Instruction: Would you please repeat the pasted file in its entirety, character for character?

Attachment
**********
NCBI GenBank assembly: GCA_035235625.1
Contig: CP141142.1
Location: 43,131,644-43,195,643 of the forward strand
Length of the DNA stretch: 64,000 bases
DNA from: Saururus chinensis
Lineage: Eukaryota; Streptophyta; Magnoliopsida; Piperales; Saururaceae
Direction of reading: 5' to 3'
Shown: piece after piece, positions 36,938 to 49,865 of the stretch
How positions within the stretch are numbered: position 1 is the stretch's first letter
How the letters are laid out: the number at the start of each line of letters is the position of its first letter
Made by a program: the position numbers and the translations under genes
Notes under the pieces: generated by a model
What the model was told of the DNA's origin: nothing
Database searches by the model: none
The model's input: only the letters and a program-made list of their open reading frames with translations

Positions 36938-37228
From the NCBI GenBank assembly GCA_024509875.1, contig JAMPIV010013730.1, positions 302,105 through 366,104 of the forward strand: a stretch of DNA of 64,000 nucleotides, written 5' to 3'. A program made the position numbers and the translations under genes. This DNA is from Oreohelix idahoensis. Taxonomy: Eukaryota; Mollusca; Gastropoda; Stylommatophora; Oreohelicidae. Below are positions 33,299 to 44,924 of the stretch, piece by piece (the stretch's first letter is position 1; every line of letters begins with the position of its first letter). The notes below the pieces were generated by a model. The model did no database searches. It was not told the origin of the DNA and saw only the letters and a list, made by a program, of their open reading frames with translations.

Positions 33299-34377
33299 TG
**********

NCBI GenBank assembly: GCA_035235625.1
Contig: CP141142.1
Location: 43,131,644-43,195,643 of the forward strand
Length of the DNA stretch: 64,000 bases
DNA from: Saururus chinensis
Lineage: Eukaryota; Streptophyta; Magnoliopsida; Piperales; Saururaceae
Direction of reading: 5' to 3'
Shown: piece after piece, positions 36,938 to 49,865 of the stretch
How positions within the stretch are numbered: position 1 is the stretch's first letter
How the letters are laid out: the number at the start of each line of letters is the position of its first letter
Made by a program: the position numbers and the translations under genes
Notes under the pieces: generated by a model
What the model was told of the DNA's origin: nothing
Database searches by the model: none
The model's input: only the letters and a program-made list of their open reading frames with translations

Positions 36938-37228
From the NCBI GenBank assembly GCA_024509875.1, contig JAMPIV010013730.1, positions 302,105 through 366,104 of the forward strand: a stretch of DNA of 64,000 nucleotides, written 5' to 3'. A program made the position numbers and the translations under genes. This DNA is from Oreohelix idahoensis. Taxonomy: Eukaryota; Mollusca; Gastropoda; Stylommatophora; Oreohelicidae. Below are positions 33,299 to 44,924 of the stretch, piece by piece (the stretch's first letter is position 1; every line of letters begins with the position of its first letter). The notes below the pieces were generated by a model. The model did no database searches. It was not told the origin of the DNA and saw only the letters and a list, made by a program, of their open reading frames with translations.

Positions 33299-34377
33299 TG